Uber's ousted CEO calls investor lawsuit unfounded

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This file photo shows Travis Kalanick,former CEO of the global ridesharing service Uber, during a press conference in Beijing. Uber's ousted chief executive and company founder Travis Kalanick is asking for the dismissal of an investor lawsuit against him, calling it part of a personal attack aimed at sidelining him. — AFP

WASHINGTON — Uber's ousted chief executive and company founder Travis Kalanick is asking for the dismissal of an investor lawsuit against him, calling it part of a personal attack aimed at sidelining him.

A response Thursday to a lawsuit filed last week by early Uber investor Benchmark Capital said the litigation was part of a "shameful" effort to remove Kalanick from any role at the ridesharing giant.

The Benchmark lawsuit filed in a Delaware court accused Kalanick of fraud, breach of contract and of plotting to manipulate the board of directors to allow him to return as CEO following his resignation in June.

But in his response, Kalanick claimed that Benchmark "began secretly planning an effort to oust him" and "executed its plan at the most shameful of times" following the death of his mother in a May accident.

The filing said members of Benchmark earlier this year "handed Kalanick a draft resignation letter, and told him he had hours to sign it, or else Benchmark would start a public campaign against him."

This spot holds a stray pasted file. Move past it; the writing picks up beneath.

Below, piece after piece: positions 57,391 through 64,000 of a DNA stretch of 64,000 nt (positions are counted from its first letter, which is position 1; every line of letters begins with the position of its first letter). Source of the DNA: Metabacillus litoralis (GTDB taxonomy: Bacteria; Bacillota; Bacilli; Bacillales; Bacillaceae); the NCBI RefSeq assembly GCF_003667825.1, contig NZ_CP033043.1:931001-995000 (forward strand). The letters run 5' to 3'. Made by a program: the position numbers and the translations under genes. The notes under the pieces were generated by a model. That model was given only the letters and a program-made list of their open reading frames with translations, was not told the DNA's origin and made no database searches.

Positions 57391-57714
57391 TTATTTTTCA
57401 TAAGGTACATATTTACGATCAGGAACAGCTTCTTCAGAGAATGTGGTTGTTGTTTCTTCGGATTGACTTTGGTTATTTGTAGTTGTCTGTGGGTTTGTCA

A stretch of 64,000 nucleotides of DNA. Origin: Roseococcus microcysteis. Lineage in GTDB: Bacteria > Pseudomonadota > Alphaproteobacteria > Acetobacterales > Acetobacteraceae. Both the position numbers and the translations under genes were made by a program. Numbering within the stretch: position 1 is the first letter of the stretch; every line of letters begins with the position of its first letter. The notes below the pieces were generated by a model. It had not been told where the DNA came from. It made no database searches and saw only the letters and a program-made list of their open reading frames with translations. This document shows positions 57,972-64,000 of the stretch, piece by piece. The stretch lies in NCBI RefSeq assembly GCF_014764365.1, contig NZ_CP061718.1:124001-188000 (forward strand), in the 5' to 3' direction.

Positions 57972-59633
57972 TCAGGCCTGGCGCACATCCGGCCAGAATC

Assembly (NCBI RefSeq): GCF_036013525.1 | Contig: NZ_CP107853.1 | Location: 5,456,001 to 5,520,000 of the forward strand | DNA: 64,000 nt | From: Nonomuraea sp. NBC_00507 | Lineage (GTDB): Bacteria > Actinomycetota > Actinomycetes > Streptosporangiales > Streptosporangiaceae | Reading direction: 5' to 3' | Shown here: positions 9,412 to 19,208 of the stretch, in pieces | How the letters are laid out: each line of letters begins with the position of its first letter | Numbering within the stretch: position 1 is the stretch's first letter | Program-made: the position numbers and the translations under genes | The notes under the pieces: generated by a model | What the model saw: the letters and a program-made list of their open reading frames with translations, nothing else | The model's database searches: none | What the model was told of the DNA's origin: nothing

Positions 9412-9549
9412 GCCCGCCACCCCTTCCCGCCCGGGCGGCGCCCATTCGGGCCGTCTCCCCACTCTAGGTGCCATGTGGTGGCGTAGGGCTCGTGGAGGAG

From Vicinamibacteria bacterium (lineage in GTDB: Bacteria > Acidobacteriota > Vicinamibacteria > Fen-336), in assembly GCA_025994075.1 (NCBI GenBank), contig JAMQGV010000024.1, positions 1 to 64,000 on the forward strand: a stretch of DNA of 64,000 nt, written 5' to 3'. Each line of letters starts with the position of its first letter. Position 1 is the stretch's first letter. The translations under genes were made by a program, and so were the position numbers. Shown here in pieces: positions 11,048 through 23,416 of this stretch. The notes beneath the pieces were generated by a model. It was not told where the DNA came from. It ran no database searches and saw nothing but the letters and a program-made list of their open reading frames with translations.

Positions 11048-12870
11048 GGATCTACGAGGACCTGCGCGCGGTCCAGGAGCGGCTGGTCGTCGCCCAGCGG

Ultimately, he relented, "given his emotional state," according to the filing. Kalanick argued that the lawsuit — which has brought to light strains and infighting at the world's most valuable venture-backed startup — should be dismissed and that the dispute should be settled in arbitration.

Kalanick said Benchmark seeks to "silence and sideline" him and effectively ban him from any major decisions at the San Francisco firm. Benchmark has asked the court to bar Kalanick from tinkering with the Uber board in any way, arguing that the former CEO was trying to pack the board with loyalists to clear the way for his return.

Kalanick — who had been the driving force behind Uber's massive global expansion, but whose brash style had made him a liability — still holds a large voting stake in the company, which is valued at $68 billion.

The pioneering company has been facing pressure to rein in a no-holds-barred management style led by Kalanick, 40, and to reform its work environment.

Kalanick's departure capped a rocky period for the global ridesharing giant, which has been roiled by disturbing reports of a cutthroat workplace culture, harassment, discrimination and questionable business tactics to thwart rivals. — AFP


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